Modular nature of the main domains in voltage sensitive phosphatases


Carlos A. Villalba-Galea: 0000-0002-6489-4651

Document Type


Conference Title/Conference Publication

Biophysical Journal


Biophysical Society 54th Annual Meeting


San Francisco, CA

Conference Dates

February 20-24, 2010

Date of Presentation







3, Supplement 1



First Page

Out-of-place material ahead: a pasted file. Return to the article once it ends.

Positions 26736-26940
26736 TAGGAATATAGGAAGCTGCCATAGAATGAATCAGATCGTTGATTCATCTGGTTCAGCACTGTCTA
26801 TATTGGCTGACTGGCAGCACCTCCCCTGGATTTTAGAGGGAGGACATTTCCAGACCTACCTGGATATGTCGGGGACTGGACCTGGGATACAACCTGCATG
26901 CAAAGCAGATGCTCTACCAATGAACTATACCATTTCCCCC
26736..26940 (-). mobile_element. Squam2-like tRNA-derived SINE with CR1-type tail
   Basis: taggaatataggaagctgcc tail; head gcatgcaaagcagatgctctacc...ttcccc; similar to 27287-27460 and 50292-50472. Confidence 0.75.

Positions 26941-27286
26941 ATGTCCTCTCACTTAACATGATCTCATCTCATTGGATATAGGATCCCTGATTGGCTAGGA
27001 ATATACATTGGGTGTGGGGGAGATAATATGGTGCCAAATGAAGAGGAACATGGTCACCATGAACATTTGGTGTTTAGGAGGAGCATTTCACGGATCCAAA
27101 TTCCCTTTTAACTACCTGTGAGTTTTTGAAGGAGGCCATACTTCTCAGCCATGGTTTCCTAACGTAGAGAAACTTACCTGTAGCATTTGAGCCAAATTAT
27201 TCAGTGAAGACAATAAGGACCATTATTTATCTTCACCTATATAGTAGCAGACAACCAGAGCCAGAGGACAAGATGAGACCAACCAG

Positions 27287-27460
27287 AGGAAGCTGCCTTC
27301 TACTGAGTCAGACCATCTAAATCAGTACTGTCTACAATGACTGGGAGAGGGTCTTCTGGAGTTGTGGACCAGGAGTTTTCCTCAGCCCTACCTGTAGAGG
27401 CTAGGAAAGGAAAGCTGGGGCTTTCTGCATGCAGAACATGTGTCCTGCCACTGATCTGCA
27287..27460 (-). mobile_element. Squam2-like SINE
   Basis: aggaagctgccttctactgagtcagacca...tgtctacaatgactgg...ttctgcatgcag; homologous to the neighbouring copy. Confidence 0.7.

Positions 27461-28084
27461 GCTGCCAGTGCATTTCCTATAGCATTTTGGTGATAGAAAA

Voltage Sensitive Phosphatases (VSPs) constitute a family of enzymes controlled by membrane potential. Its members have a Voltage Sensing Domain (VSD) in the N-terminus and a Phosphatase Domain (PD) in their C-terminus, both connected by a Phospholipid Binding Motif (PBM). Remarkably, N- and C-terminal domains display high homology to two different types of proteins. The VSD of VSPs resembles the VSD of voltage gated channels; while their PD shares a striking homology to the tumor suppressor phosphoinositide phosphatase PTEN. This feature of VSPs makes them look like natural chimeras. Recently, it has been shown that the catalytic activity of Ci-VSP, a member of the VSP family, depends on the binding of the PBM onto the membrane, which is, in turn, controlled by the membrane potential-driven movement of the VSD. For PTEN, it is known that the binding of PTEN onto the plasma membrane mediated by its N-terminus is sine qua non for enzymatic activity.Based on this similarity, we built a chimera by replacing the PD of Ci-VSP by PTEN. This chimera, Ci-VSPTEN, was successfully expressed in Xenopus oocytes and displayed sensing currents resembling those observed in Ci-VSP. As for its enzymatic characteristics, Ci-VSPTEN was expressed in CHO cells and its activity tested by measuring membrane association of GFP-tagged phosphoinositide sensors by TIRF microscopy. Depolarization-induced decline in membrane fluorescence indicated that Ci-VSPTEN has voltage dependent PI(3,4,5)P3 3’-phosphatase activity. Because the binding of the PBM induces an allosteric activation of PTEN, these observations strongly support the idea that the binding of the PBM onto the membrane is a key step in the activation of Ci-VSP. In a broader view, these results show that the VSD and the PD of Ci-VSP, and presumably other VSPs, are naturally modular. (Support: GM030376, DFG OL240/2)